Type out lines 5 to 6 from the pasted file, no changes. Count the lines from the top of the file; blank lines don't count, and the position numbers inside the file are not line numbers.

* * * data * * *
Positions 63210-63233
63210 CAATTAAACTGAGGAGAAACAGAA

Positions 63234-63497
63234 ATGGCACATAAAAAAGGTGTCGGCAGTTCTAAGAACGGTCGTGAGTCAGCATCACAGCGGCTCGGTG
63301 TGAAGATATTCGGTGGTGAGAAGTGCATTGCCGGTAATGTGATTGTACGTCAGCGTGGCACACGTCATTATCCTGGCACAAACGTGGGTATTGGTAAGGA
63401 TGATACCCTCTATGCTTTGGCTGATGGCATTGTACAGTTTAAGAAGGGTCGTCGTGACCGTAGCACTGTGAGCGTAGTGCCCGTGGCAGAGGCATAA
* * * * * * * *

63301 TGAAGATATTCGGTGGTGAGAAGTGCATTGCCGGTAATGTGATTGTACGTCAGCGTGGCACACGTCATTATCCTGGCACAAACGTGGGTATTGGTAAGGA
63401 TGATACCCTCTATGCTTTGGCTGATGGCATTGTACAGTTTAAGAAGGGTCGTCGTGACCGTAGCACTGTGAGCGTAGTGCCCGTGGCAGAGGCATAA